Alternatively, the scammer could send a fake check that "overpays" the amount owed to you. Then, the scammer just asks that you refund the excess -- only for the check to bounce.
The result: You don't get paid and you voluntarily gave money to the scammer.
Also, be sure never to pay for licensing or an application to be a mystery shopper. That is a sure sign of a scam.
7. Personal/administrative assistant
Many people need administrative help for their personal life or small business and look to hire online assistants.
If you take one of these jobs, the work might start out pretty reasonably. You’ll help make schedules or do other small tasks.
Where the scam comes in is when the person you’re working for asks you to help with financial transactions. You might have to deposit checks and then send payments to the person’s clients or partners.
Usually, these checks will bounce, and you’ll be out a bunch of money. Plus, you’ll never get paid.
You might also be asked to help ship or reship different boxes. Often, these boxes will contain illegal products, which you’ll be on the hook for putting in the mail.
In the worst cases, the scammer could be trying to launder money through your bank account, putting you at risk of legal trouble if their scheme is discovered.
Warning Signs of a Scam
Keep an eye out for these warning signs of a scam.
Paying for certification, supplies, tools, or application
Some jobs do require certification or providing your own tools, but these industries are few and far between.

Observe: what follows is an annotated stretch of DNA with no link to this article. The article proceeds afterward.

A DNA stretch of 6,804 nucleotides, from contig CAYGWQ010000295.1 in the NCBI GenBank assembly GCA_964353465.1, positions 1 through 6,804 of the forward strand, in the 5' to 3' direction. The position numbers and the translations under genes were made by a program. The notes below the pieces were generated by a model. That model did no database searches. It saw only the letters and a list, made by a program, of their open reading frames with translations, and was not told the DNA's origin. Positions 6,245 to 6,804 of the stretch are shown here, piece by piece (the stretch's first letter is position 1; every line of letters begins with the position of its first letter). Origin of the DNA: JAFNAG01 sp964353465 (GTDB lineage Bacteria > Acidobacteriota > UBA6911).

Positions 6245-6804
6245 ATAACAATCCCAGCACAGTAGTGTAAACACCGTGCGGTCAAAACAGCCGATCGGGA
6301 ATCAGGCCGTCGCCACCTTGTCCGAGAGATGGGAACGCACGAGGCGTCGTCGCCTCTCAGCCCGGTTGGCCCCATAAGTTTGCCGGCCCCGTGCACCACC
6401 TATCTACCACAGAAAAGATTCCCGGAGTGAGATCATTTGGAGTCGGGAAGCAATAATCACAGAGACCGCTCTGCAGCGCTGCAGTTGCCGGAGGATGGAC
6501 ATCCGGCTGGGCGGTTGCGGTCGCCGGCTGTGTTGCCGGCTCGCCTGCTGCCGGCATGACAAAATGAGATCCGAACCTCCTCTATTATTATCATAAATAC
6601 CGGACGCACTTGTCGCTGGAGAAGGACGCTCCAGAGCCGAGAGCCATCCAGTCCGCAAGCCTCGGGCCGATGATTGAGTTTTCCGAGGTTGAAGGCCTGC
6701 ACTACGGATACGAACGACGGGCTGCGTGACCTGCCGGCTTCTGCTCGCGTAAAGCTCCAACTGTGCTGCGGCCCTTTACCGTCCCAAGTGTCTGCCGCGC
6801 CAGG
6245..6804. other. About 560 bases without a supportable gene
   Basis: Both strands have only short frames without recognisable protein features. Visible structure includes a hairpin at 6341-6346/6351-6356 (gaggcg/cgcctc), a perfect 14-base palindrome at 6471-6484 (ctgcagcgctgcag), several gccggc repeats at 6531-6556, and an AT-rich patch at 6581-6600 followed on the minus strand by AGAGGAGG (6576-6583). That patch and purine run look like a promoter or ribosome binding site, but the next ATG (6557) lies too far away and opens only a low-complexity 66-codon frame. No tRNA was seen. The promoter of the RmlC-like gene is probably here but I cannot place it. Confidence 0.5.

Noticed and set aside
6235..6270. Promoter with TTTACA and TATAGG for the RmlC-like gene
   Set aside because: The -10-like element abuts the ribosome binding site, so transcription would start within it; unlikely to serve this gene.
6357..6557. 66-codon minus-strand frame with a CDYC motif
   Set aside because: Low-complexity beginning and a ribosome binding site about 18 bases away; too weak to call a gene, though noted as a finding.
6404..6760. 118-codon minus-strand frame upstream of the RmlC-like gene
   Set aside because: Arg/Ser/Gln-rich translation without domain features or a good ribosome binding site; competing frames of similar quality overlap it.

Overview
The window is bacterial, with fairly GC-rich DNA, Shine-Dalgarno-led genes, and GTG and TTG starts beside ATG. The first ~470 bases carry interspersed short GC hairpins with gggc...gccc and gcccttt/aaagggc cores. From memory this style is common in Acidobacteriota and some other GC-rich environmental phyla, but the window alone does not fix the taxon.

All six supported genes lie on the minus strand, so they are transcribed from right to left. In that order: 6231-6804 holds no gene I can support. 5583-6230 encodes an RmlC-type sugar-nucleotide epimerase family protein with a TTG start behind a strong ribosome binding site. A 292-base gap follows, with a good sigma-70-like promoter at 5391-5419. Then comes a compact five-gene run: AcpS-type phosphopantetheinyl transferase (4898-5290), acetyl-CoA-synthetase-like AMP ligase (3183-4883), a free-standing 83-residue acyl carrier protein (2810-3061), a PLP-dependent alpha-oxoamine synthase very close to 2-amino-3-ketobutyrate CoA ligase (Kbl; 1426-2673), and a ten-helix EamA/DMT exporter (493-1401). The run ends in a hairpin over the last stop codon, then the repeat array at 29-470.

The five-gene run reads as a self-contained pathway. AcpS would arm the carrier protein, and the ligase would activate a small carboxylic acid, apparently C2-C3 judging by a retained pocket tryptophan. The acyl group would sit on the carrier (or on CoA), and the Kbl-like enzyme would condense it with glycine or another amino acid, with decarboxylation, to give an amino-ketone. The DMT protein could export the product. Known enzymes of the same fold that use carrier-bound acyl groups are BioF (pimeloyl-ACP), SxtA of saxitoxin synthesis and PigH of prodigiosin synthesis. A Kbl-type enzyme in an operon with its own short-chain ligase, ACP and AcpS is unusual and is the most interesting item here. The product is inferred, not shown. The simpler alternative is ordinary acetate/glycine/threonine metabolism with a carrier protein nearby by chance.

Any time an online classified ad asks that you provide an application fee or pay for some type of certification, you should be wary.
If a job seems too good to be true because it seems like anyone can do the work, it probably is.
Remember that many people spend years in college or trade school to learn how to do difficult jobs. If anyone can meet the requirements for a job, it’s likely to be a scam.
If it isn’t it probably isn’t the best job out there.
Make sure to read the fine print for any job that you apply for if it exists.
Multilevel marketing schemes often hide things like “results may vary” in their fine print.
If you don’t know exactly what you’ll be doing and how much you’ll be paid, it might be a scam.
Lack of an interview process
If your employer seems incredibly eager to hire you, and there’s no professional contact or interview process, you’re probably getting scammed.
Any employer will want to make sure you’re a good fit before giving you a job. If something seems to easy, it probably is.
Collection of sensitive info
Similarly, if your new “employer” seems too eager to get your personal information or financial information, be worried.
Think about interview and hiring processes you’ve been through in the past and expect the new job to have a similar one.
Use of your personal bank account
Any job that asks you to use your personal bank account for anything other than receiving your paychecks is a scam.
Don’t jeopardize your relationship with your bank and your personal finances, even if the job seems like a good fit.
Do Your Homework
As with all new jobs, you should do your homework before signing on with a new employer.
If a job advertisement includes phone numbers, company names, or a recruiter’s name, do quick online search.
You might find that the company that’s supposedly looking for employees doesn’t exist or that the recruiter is a known scammer that other people are talking about.
Contact the company
If you find a job listed in a classified ad, don’t be afraid to contact the company that is supposedly looking for new people.
Scammers will often use real company names to make their scams sound more legitimate.
Going straight to the source, whether it be checking the company website or actually calling or e-mailing, to confirm that the job exists, is a good safeguard against scams.
While many people find jobs through online classified ads these days, you can never be too careful when it comes to avoiding scams.
Use your common sense, be on the lookout, and do your due diligence and you can find a good job while avoiding scams.